Some Sayre Fire survivors return home

SYLMAR, Calif. For Pete Brown, there's nothing like home sweet home, a home he's been away from for nearly half a year.

"I really do need to be in my home, and even if I get the power turned on, I have to do a cleaning, the full cleaning of the house inside," said Pete Brown.

Brown had to evacuate his home along with hundreds of residents at the Oakridge Mobile Home Park when the Sayre Fire engulfed their Sylmar community in mid-November 2008.

The devastation and the wake of the fire left residents in tears. Nearly 500 homes were totally destroyed. Pete Brown was one of the lucky ones.

"The frustration of being out of the house for six months, you know, I'm still paying my mortgage," said Brown. "So it's just one of the things, you know, trying to find our way back in."

City and county officials made an announcement that the cleanup of toxic debris and the park was complete and residents of the just over 100 homes that survived the fire can finally come back home.

Various returning residents were asked what they were hoping for. What are you hoping for?

"To get back in here before another six months," said resident Vi Zume. "Although I hear that we're going to get back in soon. Hopefully, but there's an awful lot of work to be done before we get in here. The whole place needs cleaning up."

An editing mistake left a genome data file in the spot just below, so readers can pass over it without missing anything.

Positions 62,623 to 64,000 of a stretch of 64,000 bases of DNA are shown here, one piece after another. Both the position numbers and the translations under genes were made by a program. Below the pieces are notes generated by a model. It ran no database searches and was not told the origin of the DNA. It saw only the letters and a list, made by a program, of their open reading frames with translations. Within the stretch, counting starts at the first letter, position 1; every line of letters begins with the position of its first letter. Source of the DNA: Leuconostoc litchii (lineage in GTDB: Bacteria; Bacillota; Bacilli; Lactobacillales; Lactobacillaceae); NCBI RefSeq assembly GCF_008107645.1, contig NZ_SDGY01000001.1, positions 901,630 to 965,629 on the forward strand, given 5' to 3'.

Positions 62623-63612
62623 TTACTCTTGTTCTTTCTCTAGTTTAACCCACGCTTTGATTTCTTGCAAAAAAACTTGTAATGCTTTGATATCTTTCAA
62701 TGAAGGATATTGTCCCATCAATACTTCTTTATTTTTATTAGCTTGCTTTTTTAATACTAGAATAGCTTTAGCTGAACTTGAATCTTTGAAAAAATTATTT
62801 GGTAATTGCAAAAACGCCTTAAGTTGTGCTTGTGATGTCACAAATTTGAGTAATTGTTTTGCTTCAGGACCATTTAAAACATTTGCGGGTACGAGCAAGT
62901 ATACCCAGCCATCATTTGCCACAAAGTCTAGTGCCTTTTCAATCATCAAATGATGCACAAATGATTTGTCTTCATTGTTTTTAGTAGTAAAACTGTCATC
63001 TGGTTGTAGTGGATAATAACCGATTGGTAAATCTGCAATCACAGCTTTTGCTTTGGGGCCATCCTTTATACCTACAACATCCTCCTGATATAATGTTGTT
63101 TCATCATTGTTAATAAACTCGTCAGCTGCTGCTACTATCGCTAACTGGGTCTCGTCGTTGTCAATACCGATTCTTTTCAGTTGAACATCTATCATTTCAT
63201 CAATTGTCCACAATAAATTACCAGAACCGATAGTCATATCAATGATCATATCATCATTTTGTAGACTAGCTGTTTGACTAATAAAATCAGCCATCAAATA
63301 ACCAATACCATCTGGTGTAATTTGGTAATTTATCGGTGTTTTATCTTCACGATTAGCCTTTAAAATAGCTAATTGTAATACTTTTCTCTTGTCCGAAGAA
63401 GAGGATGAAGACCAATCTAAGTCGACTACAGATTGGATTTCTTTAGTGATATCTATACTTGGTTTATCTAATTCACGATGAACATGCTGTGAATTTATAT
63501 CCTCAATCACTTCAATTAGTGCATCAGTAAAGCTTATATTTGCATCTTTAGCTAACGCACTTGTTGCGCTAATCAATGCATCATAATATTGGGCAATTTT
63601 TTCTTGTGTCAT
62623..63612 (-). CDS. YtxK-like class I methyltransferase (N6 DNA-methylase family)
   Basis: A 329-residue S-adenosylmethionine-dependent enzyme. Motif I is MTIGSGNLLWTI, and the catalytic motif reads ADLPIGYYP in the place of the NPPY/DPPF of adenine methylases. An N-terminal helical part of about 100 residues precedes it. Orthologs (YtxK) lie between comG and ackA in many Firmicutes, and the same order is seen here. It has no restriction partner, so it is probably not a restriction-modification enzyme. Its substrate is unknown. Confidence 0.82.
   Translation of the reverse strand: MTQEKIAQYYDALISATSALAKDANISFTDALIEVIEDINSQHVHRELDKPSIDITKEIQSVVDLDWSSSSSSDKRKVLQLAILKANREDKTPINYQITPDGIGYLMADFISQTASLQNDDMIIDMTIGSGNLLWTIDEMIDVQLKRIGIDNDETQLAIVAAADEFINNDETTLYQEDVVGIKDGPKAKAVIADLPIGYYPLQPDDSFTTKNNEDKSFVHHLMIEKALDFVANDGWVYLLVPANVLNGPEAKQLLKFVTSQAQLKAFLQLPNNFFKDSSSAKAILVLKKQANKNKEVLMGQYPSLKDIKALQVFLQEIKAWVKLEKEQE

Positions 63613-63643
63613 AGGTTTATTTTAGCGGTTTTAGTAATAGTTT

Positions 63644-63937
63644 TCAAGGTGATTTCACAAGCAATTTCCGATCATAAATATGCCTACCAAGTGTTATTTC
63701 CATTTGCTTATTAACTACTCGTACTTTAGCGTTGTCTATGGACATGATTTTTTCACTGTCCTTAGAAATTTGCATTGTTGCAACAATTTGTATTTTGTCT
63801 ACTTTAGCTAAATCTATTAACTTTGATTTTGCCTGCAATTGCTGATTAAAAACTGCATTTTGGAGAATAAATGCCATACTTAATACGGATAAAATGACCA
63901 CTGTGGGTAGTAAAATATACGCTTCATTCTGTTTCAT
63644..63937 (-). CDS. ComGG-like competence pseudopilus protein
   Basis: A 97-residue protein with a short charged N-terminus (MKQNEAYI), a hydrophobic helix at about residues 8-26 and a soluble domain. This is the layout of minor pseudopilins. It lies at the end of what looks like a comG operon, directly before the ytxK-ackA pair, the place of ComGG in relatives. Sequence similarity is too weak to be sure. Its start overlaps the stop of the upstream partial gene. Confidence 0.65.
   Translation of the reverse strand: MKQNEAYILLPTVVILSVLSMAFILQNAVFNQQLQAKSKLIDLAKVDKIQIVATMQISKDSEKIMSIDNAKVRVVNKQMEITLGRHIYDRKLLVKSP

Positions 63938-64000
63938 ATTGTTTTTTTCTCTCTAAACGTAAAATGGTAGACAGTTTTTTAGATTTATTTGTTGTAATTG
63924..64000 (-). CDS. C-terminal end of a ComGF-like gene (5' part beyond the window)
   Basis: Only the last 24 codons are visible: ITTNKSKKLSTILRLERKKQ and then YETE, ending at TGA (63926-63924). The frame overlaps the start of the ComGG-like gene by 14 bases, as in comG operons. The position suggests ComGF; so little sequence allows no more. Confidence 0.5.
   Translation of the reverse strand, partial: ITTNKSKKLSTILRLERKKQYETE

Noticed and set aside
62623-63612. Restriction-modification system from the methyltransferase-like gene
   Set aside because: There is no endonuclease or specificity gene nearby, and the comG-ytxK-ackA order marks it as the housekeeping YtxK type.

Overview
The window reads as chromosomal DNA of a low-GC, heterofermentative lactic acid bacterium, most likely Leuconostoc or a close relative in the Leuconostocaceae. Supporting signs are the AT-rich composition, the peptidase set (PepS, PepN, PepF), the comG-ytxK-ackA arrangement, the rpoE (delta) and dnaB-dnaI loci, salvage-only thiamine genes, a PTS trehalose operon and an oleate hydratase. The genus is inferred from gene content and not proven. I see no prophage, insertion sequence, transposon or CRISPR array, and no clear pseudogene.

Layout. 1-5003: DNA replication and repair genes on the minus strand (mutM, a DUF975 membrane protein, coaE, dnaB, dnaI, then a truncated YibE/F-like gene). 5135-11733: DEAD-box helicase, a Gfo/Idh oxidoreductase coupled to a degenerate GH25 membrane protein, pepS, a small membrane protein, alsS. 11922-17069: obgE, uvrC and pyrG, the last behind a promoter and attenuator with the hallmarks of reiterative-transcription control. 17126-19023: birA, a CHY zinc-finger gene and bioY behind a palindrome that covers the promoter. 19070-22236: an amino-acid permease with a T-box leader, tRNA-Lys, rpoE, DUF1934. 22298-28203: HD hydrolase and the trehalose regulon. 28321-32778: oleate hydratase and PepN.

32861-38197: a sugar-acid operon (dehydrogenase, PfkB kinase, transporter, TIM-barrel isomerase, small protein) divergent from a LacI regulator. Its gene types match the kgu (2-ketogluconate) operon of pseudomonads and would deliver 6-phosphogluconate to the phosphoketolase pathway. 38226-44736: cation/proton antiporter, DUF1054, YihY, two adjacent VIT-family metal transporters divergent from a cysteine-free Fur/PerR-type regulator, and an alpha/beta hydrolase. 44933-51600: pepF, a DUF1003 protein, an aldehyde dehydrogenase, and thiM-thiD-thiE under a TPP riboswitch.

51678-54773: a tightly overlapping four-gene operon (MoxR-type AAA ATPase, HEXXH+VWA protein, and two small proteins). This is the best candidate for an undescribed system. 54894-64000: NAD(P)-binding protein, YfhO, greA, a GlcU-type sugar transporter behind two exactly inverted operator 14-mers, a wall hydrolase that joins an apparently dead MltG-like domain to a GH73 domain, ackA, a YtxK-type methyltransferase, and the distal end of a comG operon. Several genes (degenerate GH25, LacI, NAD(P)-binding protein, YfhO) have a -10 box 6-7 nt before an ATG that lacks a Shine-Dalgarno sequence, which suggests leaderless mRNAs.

State housing inspectors were out Monday making sure the houses are in good standing. Department of Water and Power crews were out working to restore power to homes. Some residents say they've been told they may have to hold back moving into their home for a week or more, until inspectors can make sure their homes are safe.

"I'm thinking it's going to be another month before we sleep here, but it feels good," said resident Debra Linton. "You know it's a first step forward in a long time. And where we know we have some place to go."

For the residents that are so happy that in just a couple of days, they'll be able to move back into their homes, there are many residents who cannot share in that joy because their homes burned to the ground.

"My sister lived in 120, and her house is gone, so you know, I feel for them," said Linton. "I have empathy."

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